Burning Public Money for Dirty Energy: Misdirected Subsidies for “Waste-to-Energy” Incinerators

Burning Public Money for Dirty Energy presents an overview of how U.S. energy policies are creating a range of subsidies for municipal waste incineration (MSW) projects, including emerging waste burning technologies of gasification, pyrolysis and plasma arc incineration. This report also identifies incentives for a wider spectrum of industries that are starting to identify as “waste-to-energy” projects, such as landfill gas to energy systems and anaerobic digestion (or biogas) facilities. Developers promoting waste technologies have increasingly positioned their proposals as energy generation projects in order to take advantage of these new energy subsidies and incentives.  Key findings include:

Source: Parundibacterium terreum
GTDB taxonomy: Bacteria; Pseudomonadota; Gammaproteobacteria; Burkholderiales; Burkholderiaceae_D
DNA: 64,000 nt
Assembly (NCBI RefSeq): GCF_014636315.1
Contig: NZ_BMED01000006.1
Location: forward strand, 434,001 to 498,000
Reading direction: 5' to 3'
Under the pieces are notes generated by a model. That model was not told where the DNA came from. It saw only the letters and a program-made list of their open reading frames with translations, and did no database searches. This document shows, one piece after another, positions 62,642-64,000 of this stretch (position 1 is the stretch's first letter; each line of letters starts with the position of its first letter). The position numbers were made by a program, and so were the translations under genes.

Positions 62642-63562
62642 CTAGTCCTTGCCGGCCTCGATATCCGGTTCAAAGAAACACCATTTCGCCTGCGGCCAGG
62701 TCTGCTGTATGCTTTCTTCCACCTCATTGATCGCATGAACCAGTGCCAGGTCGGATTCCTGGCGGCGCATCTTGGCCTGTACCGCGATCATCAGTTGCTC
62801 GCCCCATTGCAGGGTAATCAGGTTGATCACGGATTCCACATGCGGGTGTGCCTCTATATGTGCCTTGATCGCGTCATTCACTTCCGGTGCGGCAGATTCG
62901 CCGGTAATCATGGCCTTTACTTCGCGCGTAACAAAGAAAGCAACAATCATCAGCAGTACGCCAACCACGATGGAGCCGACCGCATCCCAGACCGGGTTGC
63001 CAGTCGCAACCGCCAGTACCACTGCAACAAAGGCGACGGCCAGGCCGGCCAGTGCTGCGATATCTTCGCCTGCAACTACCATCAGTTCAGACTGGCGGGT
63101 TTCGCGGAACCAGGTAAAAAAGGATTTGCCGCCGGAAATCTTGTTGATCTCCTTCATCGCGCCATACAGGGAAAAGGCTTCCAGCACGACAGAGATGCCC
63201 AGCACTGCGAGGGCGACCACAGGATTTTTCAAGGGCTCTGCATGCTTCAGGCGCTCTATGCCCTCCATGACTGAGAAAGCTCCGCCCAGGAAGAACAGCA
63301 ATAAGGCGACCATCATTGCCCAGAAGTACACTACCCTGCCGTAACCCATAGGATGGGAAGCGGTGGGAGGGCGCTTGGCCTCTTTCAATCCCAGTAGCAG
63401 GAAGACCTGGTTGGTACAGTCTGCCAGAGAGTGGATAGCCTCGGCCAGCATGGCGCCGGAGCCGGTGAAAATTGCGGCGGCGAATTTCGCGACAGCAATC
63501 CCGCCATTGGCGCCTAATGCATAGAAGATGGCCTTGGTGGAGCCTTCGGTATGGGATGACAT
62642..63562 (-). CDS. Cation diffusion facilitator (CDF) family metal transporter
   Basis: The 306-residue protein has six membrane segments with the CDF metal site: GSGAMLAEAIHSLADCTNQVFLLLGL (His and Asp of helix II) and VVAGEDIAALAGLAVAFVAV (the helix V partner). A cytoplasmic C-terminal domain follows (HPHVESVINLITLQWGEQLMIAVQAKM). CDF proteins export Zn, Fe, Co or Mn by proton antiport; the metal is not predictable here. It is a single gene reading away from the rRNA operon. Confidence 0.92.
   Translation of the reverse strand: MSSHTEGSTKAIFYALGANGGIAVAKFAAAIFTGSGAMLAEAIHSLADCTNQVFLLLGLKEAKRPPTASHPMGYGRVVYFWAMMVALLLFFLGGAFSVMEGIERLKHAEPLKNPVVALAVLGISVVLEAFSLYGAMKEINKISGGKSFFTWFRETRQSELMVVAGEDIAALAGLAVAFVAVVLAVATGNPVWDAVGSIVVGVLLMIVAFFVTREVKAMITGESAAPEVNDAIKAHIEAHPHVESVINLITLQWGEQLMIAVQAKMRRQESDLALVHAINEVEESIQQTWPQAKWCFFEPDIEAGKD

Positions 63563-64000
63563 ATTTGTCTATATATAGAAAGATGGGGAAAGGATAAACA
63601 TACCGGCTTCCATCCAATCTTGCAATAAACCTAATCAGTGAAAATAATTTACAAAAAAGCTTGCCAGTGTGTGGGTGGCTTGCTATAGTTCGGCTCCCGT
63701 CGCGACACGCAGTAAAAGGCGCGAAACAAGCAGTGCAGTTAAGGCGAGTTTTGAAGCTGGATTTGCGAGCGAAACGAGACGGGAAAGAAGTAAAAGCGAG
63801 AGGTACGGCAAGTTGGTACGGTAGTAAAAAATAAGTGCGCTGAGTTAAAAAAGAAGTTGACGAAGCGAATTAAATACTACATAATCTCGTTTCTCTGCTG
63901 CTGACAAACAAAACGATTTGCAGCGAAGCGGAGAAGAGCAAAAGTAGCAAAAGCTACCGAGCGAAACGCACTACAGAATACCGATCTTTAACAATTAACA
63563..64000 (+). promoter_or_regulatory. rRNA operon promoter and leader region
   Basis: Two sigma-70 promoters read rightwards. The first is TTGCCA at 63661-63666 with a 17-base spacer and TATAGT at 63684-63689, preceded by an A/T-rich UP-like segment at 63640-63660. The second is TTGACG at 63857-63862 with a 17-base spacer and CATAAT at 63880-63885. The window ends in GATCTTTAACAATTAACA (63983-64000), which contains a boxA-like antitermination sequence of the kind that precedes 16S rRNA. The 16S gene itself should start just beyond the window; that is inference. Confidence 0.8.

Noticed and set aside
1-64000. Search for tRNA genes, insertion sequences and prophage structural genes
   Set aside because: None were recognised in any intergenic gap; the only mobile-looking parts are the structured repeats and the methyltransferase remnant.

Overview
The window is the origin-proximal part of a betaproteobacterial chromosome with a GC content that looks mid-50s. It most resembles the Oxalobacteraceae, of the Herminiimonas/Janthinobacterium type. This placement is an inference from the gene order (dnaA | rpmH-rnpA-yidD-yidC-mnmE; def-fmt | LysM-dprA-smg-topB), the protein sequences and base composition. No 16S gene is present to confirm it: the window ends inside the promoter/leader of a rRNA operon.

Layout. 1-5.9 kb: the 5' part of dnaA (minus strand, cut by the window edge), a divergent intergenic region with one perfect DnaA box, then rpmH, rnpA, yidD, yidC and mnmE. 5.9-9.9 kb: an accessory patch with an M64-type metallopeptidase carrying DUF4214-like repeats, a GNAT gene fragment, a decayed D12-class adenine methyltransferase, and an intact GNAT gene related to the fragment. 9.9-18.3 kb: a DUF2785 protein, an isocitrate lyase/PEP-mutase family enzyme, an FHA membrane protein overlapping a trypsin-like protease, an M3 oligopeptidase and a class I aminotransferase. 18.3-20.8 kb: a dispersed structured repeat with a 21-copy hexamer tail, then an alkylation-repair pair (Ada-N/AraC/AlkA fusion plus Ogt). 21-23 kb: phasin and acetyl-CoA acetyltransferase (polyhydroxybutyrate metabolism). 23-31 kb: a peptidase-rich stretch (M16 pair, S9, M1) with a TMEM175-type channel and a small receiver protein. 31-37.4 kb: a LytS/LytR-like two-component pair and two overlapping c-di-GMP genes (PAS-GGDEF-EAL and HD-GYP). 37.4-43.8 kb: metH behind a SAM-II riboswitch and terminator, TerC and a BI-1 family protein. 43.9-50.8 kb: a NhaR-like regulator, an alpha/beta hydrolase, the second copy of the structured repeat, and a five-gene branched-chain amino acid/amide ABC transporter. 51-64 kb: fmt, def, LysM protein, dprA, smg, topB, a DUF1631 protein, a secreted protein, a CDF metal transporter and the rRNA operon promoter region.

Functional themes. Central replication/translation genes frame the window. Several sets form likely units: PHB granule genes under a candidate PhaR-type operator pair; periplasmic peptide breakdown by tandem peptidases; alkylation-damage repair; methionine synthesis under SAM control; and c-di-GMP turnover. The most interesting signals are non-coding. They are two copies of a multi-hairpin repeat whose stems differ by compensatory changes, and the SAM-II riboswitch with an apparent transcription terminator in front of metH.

• Having “waste-to-energy” (WTE) counted as a “renewable” energy creates a lifeline for an expensive industry that requires public funds to gain a competitive advantage over other approaches to waste management.
  • Most federal energy subsidies that benefit incineration are actually meant to support the development of real renewable energy sources such as wind, solar and micro-hydro, which should not have to compete against dirty energy for the same funding.
  • Although WTE projects currently access only a portion of the renewable energy subsidies available, these policies set a precedent for increased financial support for the industry and shape the political, technological, economic, and legal environment.
  • Federal energy and climate policy is slow moving, but such policies are moving forward much faster at the state level. The State Renewable Portfolio Standards (RPS) is a powerful driver for the expansion of the incinerator industry, in addition to opening the door for a range of state and federal subsidies.